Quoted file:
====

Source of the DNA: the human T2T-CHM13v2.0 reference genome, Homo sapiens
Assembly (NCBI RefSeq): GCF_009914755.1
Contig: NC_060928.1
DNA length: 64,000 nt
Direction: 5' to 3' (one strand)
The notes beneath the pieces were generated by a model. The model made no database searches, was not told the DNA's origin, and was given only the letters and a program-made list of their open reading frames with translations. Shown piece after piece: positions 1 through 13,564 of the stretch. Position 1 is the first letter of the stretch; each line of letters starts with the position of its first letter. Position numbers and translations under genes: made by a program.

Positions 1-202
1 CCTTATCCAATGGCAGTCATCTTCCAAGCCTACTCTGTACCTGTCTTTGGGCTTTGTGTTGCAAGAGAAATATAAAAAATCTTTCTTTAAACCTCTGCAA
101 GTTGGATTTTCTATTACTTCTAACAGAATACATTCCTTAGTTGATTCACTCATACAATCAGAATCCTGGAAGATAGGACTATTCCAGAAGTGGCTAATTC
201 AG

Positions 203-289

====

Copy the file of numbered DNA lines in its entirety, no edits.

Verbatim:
Source of the DNA: the human T2T-CHM13v2.0 reference genome, Homo sapiens
Assembly (NCBI RefSeq): GCF_009914755.1
Contig: NC_060928.1
DNA length: 64,000 nt
Direction: 5' to 3' (one strand)
The notes beneath the pieces were generated by a model. The model made no database searches, was not told the DNA's origin, and was given only the letters and a program-made list of their open reading frames with translations. Shown piece after piece: positions 1 through 13,564 of the stretch. Position 1 is the first letter of the stretch; each line of letters starts with the position of its first letter. Position numbers and translations under genes: made by a program.

Positions 1-202
1 CCTTATCCAATGGCAGTCATCTTCCAAGCCTACTCTGTACCTGTCTTTGGGCTTTGTGTTGCAAGAGAAATATAAAAAATCTTTCTTTAAACCTCTGCAA
101 GTTGGATTTTCTATTACTTCTAACAGAATACATTCCTTAGTTGATTCACTCATACAATCAGAATCCTGGAAGATAGGACTATTCCAGAAGTGGCTAATTC
201 AG

Positions 203-289